Moving inboard, the 1156 pin socket is right in the midst of a huge amount of hardware. Around the socket is the 16+3 phase power circuit with a mass of solid caps polished to a chrome like finish for the extra bling factor. The heatsinks on the chipset and the MOSFETs are all interconnected via a single heatpipe arrangement. The 1156 pin socket is a bit different from previous generations and uses a three point lockdown system.
The heasink over the PCH is massive and dominates the real estate on the bottom side of the ROG Maximus III Formula. The VRM heatsinks look small by comparison to what is used on some of the current X58 and older hardware. This may well be ASUS's Extreme Design concept in action. More equal loading of the power phases reduces hot spots by spreading the load so a smaller heatsink may well do the job. The heatsink in the middle lights up when the board is powered up.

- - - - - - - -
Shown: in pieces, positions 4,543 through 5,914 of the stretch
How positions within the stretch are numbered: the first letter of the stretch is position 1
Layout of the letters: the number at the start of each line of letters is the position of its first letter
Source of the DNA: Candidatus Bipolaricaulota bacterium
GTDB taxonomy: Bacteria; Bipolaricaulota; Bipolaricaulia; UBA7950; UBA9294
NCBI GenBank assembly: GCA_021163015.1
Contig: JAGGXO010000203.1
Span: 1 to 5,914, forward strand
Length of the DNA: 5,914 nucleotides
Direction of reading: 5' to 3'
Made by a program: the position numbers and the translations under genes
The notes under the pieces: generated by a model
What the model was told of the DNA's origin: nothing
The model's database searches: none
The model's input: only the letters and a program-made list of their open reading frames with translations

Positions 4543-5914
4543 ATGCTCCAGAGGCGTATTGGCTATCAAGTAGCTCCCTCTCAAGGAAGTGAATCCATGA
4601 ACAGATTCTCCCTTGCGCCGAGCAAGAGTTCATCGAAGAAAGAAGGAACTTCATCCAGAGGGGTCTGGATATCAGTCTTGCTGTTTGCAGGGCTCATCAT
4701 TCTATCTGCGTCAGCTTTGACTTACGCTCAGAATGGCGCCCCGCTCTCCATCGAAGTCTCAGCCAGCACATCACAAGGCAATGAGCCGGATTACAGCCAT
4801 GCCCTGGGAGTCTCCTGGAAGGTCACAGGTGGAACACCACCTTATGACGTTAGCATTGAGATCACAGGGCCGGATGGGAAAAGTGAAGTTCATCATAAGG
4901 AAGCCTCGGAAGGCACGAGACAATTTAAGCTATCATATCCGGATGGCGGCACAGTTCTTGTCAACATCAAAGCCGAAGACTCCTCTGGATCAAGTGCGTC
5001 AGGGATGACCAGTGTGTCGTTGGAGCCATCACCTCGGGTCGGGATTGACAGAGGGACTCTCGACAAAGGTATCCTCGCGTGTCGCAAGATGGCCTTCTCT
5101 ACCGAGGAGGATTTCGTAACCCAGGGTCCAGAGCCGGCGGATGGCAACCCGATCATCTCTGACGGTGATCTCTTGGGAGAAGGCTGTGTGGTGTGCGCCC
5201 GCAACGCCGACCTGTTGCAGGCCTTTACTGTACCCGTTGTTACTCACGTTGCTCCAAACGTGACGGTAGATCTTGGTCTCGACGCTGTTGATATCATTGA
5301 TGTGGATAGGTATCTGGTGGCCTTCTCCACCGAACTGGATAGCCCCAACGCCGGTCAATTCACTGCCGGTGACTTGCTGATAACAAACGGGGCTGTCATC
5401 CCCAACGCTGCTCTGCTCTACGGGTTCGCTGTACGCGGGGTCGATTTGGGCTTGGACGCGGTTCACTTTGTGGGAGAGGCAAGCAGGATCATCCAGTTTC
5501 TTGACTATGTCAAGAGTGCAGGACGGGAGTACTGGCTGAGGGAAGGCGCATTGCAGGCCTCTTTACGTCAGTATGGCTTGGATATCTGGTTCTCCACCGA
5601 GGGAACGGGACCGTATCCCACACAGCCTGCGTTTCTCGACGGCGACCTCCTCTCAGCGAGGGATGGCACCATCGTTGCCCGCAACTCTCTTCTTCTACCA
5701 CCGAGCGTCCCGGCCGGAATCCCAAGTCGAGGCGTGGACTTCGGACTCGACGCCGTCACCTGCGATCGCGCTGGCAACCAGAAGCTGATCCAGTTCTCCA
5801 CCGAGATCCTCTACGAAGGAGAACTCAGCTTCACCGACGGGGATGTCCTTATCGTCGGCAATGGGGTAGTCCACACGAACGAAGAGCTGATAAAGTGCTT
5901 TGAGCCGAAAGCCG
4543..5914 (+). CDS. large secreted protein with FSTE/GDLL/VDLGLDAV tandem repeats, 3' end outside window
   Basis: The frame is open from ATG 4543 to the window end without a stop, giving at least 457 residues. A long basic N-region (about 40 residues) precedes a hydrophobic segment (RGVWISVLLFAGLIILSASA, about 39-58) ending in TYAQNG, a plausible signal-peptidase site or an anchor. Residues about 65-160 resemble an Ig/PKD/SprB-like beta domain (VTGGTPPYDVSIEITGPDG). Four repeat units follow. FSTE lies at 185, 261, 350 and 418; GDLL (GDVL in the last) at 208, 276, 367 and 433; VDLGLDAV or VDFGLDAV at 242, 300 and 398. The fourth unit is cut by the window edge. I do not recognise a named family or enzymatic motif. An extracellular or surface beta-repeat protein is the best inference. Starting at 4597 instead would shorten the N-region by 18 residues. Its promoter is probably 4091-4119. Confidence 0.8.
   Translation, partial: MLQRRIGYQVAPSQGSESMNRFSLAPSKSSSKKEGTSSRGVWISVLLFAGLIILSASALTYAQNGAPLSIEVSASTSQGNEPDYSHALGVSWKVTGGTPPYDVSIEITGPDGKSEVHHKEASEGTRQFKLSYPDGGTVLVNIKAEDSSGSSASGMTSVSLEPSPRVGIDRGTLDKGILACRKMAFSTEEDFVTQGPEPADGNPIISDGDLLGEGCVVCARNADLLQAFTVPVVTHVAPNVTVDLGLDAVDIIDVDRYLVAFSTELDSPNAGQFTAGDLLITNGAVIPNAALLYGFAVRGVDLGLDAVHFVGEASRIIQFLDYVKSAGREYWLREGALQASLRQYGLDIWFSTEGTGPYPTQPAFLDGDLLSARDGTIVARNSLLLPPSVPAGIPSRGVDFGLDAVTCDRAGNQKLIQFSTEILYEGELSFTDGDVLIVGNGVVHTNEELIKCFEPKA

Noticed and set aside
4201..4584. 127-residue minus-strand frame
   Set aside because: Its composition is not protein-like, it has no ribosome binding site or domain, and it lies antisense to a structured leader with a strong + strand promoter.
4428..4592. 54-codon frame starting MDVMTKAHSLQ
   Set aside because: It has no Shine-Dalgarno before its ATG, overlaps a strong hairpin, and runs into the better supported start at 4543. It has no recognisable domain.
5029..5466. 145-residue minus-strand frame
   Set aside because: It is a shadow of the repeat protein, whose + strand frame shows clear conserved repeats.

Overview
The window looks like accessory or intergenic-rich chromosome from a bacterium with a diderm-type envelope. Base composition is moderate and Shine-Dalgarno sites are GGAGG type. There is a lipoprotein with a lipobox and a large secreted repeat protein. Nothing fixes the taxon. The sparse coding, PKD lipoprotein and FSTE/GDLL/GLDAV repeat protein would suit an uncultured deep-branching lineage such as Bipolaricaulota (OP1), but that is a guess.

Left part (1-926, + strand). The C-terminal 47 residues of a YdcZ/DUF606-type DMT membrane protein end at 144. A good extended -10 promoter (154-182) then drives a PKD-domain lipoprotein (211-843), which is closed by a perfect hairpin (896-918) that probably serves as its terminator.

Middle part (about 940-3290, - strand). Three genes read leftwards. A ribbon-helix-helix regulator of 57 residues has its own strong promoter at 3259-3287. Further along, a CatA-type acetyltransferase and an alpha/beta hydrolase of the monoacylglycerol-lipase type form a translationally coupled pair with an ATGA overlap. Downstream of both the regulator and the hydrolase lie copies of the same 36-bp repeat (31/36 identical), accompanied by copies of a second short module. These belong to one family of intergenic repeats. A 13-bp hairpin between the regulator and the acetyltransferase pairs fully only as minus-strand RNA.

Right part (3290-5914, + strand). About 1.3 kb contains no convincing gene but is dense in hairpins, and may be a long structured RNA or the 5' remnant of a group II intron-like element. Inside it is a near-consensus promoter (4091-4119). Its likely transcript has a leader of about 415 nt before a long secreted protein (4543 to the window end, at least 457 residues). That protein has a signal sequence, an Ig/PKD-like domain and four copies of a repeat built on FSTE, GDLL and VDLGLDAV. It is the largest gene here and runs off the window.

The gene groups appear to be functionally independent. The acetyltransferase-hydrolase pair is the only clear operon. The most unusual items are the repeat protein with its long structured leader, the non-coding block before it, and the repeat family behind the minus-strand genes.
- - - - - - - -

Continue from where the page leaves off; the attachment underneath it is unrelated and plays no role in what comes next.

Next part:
What you have with the ROG Maximus III Formula is a board that looks ready to carry the ROG nameplate into the next generation. If past performance is any indication, the Maximus III will be a board that performs as good as it looks. Stay tuned for the full review!